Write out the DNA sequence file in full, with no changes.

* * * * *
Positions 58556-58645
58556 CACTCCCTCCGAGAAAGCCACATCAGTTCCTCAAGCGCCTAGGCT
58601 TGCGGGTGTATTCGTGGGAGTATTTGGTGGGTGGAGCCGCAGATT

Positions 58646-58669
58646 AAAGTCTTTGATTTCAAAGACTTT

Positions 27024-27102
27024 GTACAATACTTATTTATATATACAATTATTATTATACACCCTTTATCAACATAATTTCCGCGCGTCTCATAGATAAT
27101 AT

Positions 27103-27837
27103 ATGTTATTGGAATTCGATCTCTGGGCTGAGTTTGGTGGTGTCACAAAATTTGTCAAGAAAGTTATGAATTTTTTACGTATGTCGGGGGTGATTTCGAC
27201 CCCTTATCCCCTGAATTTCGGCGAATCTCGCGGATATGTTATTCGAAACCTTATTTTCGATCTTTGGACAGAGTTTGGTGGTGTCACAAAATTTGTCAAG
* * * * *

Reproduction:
Positions 58556-58645
58556 CACTCCCTCCGAGAAAGCCACATCAGTTCCTCAAGCGCCTAGGCT
58601 TGCGGGTGTATTCGTGGGAGTATTTGGTGGGTGGAGCCGCAGATT

Positions 58646-58669
58646 AAAGTCTTTGATTTCAAAGACTTT

Positions 27024-27102
27024 GTACAATACTTATTTATATATACAATTATTATTATACACCCTTTATCAACATAATTTCCGCGCGTCTCATAGATAAT
27101 AT

Positions 27103-27837
27103 ATGTTATTGGAATTCGATCTCTGGGCTGAGTTTGGTGGTGTCACAAAATTTGTCAAGAAAGTTATGAATTTTTTACGTATGTCGGGGGTGATTTCGAC
27201 CCCTTATCCCCTGAATTTCGGCGAATCTCGCGGATATGTTATTCGAAACCTTATTTTCGATCTTTGGACAGAGTTTGGTGGTGTCACAAAATTTGTCAAG